After a long delay due to having to change the engine after suffering an oil supply issue, the #8 Toyota crew took second on the grid, 2.4 seconds behind the record-breaking lap time. Sebastien Buemi came out at the start of Qualifying Three, having lost most of Qualifying Two to the engine change, and set a 3:17.128, going just a few hundredths of a second faster than Neel Jani’s lap time in the Porsche #1 to take a Toyota one-two. The third Toyota struggled on pace throughout yesterday’s evening sessions. After trying a variety of front noses Nicolas Lapierre could go no faster than a time that put the #9 fifth on the grid.

    Porsche made improvements on their Wednesday qualifying times in the early evening session of running yesterday. Jani made an eight-tenth improvement on the sister car, qualified by Timo Bernhard, to move the #1 ahead of the #2 for third on the starting grid. Neither Porsche made improvements in the final qualifying session, but there was trouble for the #2 as the light faded last night. An overheating issue caused Brendon Hartley to pull the #2 Porsche off the track at Indianapolis and spend the remaining hour of the session trying to get the car running again so he could return to the pits. This would not be an issue Porsche would want to be faced with ahead of the 24-hour endurance race.

    The #4 ByKolles had been at risk of starting behind some of the LMP2 cars as after Qualifying Two Vitaly Petrov’s provisional LMP2 pole time was faster than the time recorded by the ByKolles. Oliver Webb came out in the final session and improved to a 3:24.170 to place it sixth on the grid.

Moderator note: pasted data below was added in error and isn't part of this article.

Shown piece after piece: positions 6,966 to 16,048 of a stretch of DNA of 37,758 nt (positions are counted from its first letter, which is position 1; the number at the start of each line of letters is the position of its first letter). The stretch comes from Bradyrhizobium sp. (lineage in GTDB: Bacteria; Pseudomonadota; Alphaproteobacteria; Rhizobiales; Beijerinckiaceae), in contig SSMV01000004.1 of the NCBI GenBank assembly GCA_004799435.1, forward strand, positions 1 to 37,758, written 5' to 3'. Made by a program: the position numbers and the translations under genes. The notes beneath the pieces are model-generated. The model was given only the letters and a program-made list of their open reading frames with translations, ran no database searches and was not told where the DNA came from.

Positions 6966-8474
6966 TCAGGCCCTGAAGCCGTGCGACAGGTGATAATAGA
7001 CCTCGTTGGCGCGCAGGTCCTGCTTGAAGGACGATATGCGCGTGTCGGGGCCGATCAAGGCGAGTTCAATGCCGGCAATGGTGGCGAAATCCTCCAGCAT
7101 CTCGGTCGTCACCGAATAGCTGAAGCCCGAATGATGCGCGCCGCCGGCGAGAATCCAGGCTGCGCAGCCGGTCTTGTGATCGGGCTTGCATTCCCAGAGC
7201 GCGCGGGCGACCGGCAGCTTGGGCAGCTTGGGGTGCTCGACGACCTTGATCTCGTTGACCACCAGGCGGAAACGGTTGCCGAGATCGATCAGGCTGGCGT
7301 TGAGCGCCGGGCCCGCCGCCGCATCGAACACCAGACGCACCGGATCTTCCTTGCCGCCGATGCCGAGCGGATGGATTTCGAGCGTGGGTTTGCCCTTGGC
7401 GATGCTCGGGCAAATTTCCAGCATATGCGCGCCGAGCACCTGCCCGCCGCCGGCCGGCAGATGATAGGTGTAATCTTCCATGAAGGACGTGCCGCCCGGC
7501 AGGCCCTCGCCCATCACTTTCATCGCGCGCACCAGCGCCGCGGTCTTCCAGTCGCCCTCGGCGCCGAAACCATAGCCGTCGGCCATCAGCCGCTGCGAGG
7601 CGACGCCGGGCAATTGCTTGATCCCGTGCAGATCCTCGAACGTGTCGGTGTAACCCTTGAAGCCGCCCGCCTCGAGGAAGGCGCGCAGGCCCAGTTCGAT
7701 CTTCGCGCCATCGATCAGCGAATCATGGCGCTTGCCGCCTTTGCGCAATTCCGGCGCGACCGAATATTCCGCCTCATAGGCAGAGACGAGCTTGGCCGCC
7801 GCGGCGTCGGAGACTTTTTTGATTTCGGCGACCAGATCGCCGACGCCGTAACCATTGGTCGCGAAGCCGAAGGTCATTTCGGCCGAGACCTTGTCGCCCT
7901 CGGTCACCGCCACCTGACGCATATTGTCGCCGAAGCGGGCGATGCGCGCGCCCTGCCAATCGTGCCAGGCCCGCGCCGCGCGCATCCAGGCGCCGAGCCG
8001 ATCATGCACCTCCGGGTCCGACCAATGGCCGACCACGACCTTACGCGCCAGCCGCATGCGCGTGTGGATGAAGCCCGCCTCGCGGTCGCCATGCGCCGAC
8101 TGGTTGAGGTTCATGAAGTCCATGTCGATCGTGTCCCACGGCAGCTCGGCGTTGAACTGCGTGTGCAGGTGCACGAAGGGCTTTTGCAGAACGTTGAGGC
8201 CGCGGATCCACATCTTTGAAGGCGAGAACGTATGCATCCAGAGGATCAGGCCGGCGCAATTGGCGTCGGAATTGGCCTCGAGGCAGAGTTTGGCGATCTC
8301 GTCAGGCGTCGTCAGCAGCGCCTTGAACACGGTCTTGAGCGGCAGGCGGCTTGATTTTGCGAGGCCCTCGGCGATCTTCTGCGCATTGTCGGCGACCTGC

ORECA Dominates LMP2 Field

    After holding onto provisional pole in class at the end of Qualifying One, #28 TDS Racing were unable to stay fastest and the battle for class pole was primarily between CEFC Manor TDS Racing, Vaillante Rebellion and Jackie Chan DC Racing. The #8 Jackie Chan DC Racing finished Qualifying Two on top with a 3:26.776, but that time was to be significantly beaten in Qualifying Three.

    Since free practice, the #26 G-Drive Racing team had been lapping around with a low profile, not making too much of an impression in the second qualifying session. However, as the laps began getting faster in the night and Vitaly Petrov was leading the LMP2 field with a 3:25.549, G-Drive set Alex Lynn into the action. He did not disappoint, going two-tenths of a second faster and taking pole position with a 3:25.352.

    The non-ORECA running LMP2 cars seem to be at a disadvantage this weekend as the ORECA 07 chassis has been competitively superior to the other chassis all week. The top nine in qualifying were locked out by ORECA-running teams, with the #27 SMP Racing being the first of the non-ORECAs in tenths. The time set by the #27 was a 3:27.782, showing a deficit of 2.5 seconds to the fastest ORECA machine.